HSBC is building a matching service for small- and medium-sized companies involved in global trade, by leveraging HSBC’s trade banking client network globally.
The project, formerly known as Jasmine 22 but now branded Serai, has been cloaked in secrecy for months. From interviews with people aware or involved with the project, DigFin has put together a view of how this might work.
Since the 2008 global financial crisis, new capital rules have made it expensive for banks to lend to small businesses. Technology companies are filling the gap, from big e-commerce players like Alibaba and Amazon, to invoice financing specialists, to peer-to-peer marketplace operators.
Jasmine22 was incorporated last December. In February, Vivek Ramachandran, global head of growth and innovation at HSBC’s commercial bank in Hong Kong, was appointed CEO of the project.
On May 7, it was granted a moneylender license in Hong Kong. In general, the regulation for money lenders to issue loans is looser than that for banks.
Jasmine 22 was then renamed as Serai limited on June 20.
It probably means that the architecture for Jasmine 22 has been completed and the service is launching in the near future.
The challenge to build such a data-matching business is to pull all information of a seller or a buyer together from various legacy systems, in a manner that is compliant across jurisdictions.
“You need to access and retrieve data from different corporate banking systems,” one source said.
More than that, most trade data is stored in unstructured paper documents, Ajay Sharma, HSBC’s regional head of global trade and receivables finance, told DigFin in a previous interview.
For the past two years, the bank has experimented with artificial-intelligence tools to read and understand paper documents. This is both to improve efficiency as well as to give the bank insight into client behavior – and thus create new business opportunities.
This work paved the way for Serai.
HSBC told DigFin that Serai currently has over 50 staff members. There are rumours that Accenture — a digital service partner of Serai — has been paid HK$40-50 million dollars (US$5-6.4 million) for this single project.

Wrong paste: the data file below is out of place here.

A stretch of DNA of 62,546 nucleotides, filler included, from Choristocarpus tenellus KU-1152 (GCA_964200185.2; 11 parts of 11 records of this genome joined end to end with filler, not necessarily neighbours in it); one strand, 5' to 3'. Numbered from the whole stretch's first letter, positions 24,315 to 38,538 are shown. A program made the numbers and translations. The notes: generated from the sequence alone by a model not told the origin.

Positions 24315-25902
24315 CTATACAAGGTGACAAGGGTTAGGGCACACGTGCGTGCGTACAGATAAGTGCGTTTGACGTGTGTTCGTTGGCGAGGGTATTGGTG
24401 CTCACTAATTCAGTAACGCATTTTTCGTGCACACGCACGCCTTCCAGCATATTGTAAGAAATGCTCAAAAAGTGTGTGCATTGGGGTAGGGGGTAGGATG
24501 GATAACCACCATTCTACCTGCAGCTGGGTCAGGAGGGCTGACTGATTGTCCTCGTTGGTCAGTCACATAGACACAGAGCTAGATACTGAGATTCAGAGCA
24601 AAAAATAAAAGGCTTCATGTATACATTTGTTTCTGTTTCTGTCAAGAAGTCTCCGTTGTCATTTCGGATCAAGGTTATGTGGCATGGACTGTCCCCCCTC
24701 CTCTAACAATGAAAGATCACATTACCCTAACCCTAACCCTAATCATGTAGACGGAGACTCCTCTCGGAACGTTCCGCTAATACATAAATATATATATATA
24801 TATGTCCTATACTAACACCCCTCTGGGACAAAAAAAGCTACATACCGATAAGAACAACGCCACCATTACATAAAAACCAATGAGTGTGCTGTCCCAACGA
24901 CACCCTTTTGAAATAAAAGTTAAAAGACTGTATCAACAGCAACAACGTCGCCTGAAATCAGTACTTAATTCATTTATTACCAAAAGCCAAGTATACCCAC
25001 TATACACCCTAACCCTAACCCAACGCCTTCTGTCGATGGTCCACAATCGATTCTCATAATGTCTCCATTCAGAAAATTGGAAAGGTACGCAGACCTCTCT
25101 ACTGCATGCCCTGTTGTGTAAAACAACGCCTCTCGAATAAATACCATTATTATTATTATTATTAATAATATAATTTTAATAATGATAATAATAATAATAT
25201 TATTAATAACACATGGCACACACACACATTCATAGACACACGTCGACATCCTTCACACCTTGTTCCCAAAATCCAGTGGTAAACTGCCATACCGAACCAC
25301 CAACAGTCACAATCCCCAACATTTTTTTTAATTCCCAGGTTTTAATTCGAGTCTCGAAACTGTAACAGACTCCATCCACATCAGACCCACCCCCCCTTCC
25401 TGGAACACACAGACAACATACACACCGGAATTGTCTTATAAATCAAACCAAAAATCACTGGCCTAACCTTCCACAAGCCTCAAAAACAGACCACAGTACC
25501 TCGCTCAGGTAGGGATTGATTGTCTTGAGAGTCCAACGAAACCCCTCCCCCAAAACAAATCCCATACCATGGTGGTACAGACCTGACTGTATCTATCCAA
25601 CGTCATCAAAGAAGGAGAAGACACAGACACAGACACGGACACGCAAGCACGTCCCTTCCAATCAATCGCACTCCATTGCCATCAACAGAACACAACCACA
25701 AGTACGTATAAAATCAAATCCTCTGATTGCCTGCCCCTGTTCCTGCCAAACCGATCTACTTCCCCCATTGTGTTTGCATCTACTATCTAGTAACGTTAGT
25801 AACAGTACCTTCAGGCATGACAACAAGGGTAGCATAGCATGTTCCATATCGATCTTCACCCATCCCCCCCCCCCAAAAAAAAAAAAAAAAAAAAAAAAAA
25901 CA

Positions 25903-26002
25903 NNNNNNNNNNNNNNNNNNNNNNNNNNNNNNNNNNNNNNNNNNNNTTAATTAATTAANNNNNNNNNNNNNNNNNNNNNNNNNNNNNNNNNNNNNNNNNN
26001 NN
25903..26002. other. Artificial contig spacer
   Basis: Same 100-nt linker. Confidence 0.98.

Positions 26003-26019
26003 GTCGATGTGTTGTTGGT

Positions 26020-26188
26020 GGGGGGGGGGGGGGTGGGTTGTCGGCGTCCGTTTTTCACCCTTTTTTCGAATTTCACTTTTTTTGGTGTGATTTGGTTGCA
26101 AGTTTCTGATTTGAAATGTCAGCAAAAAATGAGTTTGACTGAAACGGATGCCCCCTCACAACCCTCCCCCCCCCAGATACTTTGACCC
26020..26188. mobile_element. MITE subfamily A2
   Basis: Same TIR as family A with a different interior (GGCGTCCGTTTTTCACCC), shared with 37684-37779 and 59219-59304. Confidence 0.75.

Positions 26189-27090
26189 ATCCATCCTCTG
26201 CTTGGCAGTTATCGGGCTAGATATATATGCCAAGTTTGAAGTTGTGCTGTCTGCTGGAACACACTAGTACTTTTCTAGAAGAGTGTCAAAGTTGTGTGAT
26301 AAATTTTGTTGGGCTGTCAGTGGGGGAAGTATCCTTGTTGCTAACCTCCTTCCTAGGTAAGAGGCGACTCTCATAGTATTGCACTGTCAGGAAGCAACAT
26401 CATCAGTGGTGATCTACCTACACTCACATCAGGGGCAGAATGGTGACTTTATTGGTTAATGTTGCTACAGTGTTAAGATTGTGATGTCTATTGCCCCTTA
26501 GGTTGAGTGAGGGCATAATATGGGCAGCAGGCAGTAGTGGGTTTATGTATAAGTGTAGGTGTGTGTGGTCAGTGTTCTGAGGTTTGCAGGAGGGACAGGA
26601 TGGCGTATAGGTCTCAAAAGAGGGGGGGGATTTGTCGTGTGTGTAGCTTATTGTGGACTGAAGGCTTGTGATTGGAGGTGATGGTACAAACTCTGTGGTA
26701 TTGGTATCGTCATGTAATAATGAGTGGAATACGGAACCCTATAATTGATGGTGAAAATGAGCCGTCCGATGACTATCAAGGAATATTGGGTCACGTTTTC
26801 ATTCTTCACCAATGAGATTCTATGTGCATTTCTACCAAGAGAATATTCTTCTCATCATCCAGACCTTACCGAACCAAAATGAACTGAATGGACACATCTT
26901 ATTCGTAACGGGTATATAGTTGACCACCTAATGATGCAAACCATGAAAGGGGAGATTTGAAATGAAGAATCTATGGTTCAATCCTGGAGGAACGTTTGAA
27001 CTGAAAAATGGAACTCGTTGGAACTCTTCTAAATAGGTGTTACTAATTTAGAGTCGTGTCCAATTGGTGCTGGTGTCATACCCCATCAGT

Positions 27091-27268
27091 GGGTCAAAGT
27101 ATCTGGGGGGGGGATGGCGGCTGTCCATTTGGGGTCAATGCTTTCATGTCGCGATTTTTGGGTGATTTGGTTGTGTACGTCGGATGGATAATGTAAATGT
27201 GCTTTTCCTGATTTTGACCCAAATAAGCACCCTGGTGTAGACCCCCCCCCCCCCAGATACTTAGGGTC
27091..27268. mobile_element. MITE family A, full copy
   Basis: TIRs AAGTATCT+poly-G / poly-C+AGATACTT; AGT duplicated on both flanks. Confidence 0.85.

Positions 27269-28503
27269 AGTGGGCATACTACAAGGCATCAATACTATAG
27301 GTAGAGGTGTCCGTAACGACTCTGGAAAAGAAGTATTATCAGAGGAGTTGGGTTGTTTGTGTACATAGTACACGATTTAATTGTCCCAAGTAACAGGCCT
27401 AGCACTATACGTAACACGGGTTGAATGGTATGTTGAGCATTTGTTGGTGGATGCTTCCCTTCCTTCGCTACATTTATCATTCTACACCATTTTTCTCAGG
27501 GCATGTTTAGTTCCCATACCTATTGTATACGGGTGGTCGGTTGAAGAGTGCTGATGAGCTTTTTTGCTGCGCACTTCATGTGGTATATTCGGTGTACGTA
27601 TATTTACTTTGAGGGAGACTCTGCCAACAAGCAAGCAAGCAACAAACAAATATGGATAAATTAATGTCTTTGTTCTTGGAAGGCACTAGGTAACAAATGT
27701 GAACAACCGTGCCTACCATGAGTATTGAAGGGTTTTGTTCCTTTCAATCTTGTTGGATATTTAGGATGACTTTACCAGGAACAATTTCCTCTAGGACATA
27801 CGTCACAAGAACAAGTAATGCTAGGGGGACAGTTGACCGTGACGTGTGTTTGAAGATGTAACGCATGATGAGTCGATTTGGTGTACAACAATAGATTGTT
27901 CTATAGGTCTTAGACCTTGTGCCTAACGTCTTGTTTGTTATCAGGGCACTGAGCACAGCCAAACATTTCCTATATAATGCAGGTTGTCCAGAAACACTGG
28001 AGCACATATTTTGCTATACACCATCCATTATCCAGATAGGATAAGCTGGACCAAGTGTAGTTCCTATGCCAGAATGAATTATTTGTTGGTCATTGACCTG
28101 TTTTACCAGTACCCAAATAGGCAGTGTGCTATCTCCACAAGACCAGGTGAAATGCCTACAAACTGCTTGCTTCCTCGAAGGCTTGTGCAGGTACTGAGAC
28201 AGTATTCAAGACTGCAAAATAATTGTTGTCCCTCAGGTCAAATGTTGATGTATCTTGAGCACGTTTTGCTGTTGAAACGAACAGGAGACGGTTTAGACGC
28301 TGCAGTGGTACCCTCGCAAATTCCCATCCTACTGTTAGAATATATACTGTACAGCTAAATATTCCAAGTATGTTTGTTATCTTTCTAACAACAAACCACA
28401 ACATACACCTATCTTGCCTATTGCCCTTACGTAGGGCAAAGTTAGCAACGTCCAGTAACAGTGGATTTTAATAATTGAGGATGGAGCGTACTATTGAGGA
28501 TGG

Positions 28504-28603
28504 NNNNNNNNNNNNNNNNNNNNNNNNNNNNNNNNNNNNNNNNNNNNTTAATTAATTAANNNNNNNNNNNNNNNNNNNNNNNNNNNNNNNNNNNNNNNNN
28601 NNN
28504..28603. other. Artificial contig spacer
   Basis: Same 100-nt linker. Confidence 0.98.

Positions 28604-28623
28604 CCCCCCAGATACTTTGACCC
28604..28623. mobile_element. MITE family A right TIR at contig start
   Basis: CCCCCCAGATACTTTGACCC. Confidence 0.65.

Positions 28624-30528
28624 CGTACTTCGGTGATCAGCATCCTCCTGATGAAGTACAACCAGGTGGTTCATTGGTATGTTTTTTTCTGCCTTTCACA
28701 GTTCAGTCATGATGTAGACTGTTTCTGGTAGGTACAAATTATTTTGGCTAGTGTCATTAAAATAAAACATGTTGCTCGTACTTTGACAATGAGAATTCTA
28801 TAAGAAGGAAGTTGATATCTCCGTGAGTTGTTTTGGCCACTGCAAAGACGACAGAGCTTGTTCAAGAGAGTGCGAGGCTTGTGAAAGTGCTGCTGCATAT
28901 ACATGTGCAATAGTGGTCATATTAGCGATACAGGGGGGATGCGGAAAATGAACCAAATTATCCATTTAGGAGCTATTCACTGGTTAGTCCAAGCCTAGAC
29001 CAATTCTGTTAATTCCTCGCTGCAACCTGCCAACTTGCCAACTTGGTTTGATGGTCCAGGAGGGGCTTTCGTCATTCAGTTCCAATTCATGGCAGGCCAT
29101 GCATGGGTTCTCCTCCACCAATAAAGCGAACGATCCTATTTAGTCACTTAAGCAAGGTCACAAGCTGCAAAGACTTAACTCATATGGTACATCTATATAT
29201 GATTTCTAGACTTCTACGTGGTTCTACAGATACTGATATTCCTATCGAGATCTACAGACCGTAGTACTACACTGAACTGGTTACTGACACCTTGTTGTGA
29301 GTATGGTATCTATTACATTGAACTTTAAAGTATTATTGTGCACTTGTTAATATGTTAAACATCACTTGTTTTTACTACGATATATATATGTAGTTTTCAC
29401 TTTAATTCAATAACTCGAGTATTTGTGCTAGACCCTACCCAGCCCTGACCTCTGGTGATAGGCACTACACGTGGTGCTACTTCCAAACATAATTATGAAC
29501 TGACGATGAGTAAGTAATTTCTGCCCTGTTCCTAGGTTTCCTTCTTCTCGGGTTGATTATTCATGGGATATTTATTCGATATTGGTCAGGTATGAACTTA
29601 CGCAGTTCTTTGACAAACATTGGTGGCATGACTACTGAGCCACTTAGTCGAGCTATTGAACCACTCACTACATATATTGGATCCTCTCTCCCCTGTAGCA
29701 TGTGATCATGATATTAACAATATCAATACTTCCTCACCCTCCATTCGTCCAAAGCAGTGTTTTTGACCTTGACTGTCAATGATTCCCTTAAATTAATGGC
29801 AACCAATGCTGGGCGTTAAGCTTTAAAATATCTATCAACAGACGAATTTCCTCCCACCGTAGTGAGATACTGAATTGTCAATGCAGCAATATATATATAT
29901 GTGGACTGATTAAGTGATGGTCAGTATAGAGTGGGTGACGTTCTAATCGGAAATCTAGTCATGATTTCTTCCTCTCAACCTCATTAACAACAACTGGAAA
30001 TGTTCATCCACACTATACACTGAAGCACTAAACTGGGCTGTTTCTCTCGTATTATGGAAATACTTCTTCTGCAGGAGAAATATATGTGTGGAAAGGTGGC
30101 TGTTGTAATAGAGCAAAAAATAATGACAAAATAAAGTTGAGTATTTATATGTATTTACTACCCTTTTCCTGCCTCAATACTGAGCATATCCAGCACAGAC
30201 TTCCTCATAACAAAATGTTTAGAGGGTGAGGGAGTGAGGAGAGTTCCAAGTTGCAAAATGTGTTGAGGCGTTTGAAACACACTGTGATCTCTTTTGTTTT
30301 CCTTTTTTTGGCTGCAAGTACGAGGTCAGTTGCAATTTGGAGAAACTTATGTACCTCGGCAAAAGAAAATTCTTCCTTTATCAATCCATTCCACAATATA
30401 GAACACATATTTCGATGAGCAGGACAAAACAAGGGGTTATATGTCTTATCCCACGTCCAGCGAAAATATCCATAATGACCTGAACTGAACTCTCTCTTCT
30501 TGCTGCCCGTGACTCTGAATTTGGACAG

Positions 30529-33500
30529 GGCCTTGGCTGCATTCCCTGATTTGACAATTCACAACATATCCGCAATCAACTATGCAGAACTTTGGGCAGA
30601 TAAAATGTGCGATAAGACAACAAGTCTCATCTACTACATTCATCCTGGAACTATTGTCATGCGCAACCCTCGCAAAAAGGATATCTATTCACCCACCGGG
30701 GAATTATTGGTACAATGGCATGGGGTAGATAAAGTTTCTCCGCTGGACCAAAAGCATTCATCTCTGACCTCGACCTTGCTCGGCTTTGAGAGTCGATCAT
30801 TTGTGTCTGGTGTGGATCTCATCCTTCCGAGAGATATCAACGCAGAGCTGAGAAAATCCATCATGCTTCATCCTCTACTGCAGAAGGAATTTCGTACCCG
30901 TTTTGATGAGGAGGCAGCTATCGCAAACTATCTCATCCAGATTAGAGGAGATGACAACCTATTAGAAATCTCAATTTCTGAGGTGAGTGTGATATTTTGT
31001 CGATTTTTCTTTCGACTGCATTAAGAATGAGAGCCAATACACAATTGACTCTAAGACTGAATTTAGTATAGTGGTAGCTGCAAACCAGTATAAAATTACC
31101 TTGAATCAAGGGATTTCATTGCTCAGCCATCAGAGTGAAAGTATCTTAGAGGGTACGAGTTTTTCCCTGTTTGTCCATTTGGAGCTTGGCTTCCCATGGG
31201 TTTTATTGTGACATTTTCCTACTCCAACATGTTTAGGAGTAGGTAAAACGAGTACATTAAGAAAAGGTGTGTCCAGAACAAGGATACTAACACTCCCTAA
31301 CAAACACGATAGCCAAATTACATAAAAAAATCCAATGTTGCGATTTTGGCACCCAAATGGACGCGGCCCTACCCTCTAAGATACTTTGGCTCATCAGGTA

One person familiar with Serai says ultimately the revenue driver is still in financing.
At the same time, Serai might charge subscriptions to its data.
“In order to provide financing, the bank can create a portal for SMEs to identify potential new customers or collaborators, and establish a business relationship,” he said.
For example, a merchant selling canned sardines in olive oil might want to upgrade the quality of the oil. Serai could search its database of existing customers to identify olive-oil producers. If the sardines merchant subscribe to Serai, it can then access key information online, such as price, quality, or who else buys the company’s products, based on the oil producers' consent.
From handshakes to financing
Data could not only match buyers and sellers, but also create financing opportunity for HSBC. When Serai has enough data about both parties, assuming they have provided consent, it would be able to offer a very competitive financing term.
One source put it this way: A company has three suppliers, one of which is on Serai. Through that platform, HSBC offers them a lower interest rate on financing invoices. “Then I might do more business with this supplier, or I might encourage other suppliers to be on board,” he said.
Besides that, Serai can proactively approach SMEs to offer special promotions based on their needs and credit portfolio, in a same way that retail banking customers receive personal loan promotion with a much lower interest rate.
As Sharma described, there were opportunities that clients might not raise directly with their bankers, but the data could speak for itself.
Banks VS. Big Tech
Large banks have a potential edge over e-commerce companies because of the information that already exists in their systems accumulated over long period – but this data has been chopped up and siloed off.
Amazon is currently also hiring aggressively for an expansion into lending business. It has been secretive about its business plan. But it is obviously looking to do more proactively with its supply chain, and that HSBC saw a narrow window of opportunity to beat Jeff Bezos to the punch.
But beyond timing there is the nature of data on tap: e-commerce companies rely on data from sellers’ inventories and cash flow, whereas banks have credit history data which is critical in offering loans.
Growing the network
To make Serai a success will require expanding the service beyond HSBC’s clientele.
One barrier is China: sources say Serai is unlikely to serve mainland-based companies, due to regulatory restrictions. Moreover, HSBC lacks enough presence among mainland companies to compete against the likes of Alibaba or JD.com. So the focus will be elsewhere in Asia and in Europe.
Sources say another avenue to growth is for HSBC to serve as a back-end engine, allowing Serai to onboard other banks. Serai’s goal is to grow international trade among SMEs, so its management will want to have many banks involved. While HSBC’s biggest global competitors may be wary, there are plenty of regional and local banks that would benefit from participating as lenders to platform subscribers. Serai might even try to sell its technology to other banks.